Ombudsman defends new powers for Gsoc replacement body

Drew Harris says new legislation is a ‘flagrant breach of human rights’

The Garda Ombudsman has rejected Garda Commissioner Drew Harris’s charges that new oversight powers over the force, including the right to investigate Garda civilian personnel, are unconstitutional.

Mr Harris has complained that the new legislation to reform policing oversight, including Garda Síochána Ombudsman Commission's (Gsoc's) replacement by a body with stronger powers, is "disproportionate" and "a flagrant breach of human rights".

Investigations into gardaí accused of wrongdoing could go on for years and they would not be told if they were facing disciplinary or criminal allegations, he told the Oireachtas Committee on Justice last month.

However, Gsoc, chaired by High Court judge Mary Ellen Ring, has welcomed the proposed extension of powers and the streamlining of investigative rules.


Saying she was “surprised” by the claims of unconstitutionality, Ms Justice Ring said the Policing, Security and Community Safety Bill brought the ombudsman’s powers into line with other bodies, including the Garda and Revenue.

‘Cultural problem’

Rejecting complaints about excessive oversight, she said resistance from gardaí to any oversight, including tribunals, was “part of a cultural problem”, though she believed the situation was “improving because it is 2021”.

The search powers offered in the Bill, including power to search Garda stations, are identical to what Gsoc already has and it wants additional powers to search Garda vehicles and Garda property around stations.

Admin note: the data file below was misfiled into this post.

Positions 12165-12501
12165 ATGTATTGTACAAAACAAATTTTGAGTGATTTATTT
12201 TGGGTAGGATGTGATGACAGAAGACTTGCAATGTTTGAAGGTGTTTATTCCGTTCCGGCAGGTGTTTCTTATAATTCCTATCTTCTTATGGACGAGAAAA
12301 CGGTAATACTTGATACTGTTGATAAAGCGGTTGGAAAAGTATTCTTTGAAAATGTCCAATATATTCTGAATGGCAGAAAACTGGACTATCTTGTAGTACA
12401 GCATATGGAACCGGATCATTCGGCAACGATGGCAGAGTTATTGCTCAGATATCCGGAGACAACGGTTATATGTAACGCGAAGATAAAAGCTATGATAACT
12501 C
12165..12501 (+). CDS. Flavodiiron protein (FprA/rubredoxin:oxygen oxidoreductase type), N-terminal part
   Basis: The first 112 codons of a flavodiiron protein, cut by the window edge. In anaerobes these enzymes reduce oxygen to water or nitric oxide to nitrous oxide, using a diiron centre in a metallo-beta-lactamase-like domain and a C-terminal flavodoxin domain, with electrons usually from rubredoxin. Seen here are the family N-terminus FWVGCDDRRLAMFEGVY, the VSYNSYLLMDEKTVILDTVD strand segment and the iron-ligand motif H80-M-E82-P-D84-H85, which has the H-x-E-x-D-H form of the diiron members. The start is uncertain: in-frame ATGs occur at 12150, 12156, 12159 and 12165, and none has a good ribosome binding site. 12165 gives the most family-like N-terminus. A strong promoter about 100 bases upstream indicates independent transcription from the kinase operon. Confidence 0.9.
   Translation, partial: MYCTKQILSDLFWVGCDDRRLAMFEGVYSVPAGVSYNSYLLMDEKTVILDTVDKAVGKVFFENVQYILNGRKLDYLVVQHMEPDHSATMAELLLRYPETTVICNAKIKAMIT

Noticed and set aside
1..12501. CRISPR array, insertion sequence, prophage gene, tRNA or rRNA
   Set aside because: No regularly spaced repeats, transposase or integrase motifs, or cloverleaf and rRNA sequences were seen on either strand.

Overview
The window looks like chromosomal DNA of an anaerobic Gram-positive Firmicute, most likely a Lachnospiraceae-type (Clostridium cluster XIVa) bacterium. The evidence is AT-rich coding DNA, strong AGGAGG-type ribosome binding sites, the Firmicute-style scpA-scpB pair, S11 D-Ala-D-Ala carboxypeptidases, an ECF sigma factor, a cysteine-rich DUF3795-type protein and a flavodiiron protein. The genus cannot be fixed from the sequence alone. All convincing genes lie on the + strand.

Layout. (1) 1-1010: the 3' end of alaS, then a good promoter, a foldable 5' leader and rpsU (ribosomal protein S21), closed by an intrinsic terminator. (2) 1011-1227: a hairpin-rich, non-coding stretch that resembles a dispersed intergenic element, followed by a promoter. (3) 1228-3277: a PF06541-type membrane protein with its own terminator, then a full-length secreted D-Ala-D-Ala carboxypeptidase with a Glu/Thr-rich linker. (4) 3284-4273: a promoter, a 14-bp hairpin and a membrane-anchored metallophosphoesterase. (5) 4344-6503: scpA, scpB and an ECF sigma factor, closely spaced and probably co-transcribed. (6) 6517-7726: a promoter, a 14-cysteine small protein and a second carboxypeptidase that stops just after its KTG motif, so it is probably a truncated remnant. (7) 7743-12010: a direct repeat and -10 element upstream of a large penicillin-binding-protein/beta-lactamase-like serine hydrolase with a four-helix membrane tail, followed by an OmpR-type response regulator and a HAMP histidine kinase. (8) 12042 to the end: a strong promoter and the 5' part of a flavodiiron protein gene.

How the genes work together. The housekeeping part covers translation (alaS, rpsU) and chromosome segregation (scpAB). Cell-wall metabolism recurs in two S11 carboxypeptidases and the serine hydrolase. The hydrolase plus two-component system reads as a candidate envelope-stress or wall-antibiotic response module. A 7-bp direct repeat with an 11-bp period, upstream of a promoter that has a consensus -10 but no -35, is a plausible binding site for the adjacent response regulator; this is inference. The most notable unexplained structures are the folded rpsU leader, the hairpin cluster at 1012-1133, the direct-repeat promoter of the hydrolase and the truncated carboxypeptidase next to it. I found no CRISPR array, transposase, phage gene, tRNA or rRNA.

The Gsoc chairwoman, who finishes her six-year term next week, also queried whether Government and Opposition politicians were “fully” committed to achieving “meaningful” independent oversight of the gardaí.

Saying Gsoc had been faced with Garda failures to co-operate in the past, Ms Justice Ring said the legislation should be amended to impose a “clear” obligation on all relevant parties to ensure effectively and timely investigations.

For the legislation to be effective, the ombudsman must have “meaningful” independence “on paper and in practice” and adequate resources to perform its functions adequately and efficiently, Gsoc argues.

It is “extremely concerned” the Bill provides for a review after three years by the Minister for Justice which could see some categories of complaints to the ombudsman being rescheduled to be dealt with by the Garda.

Gsoc wants that proposal deleted, saying it is not in line with the recommendations of the Commission on the Future of Policing CFP and has potential “to fundamentally undermine the enhancement of police oversight which is the aim of this Bill”.

Mary Carolan

Mary Carolan

Mary Carolan is the Legal Affairs Correspondent of the Irish Times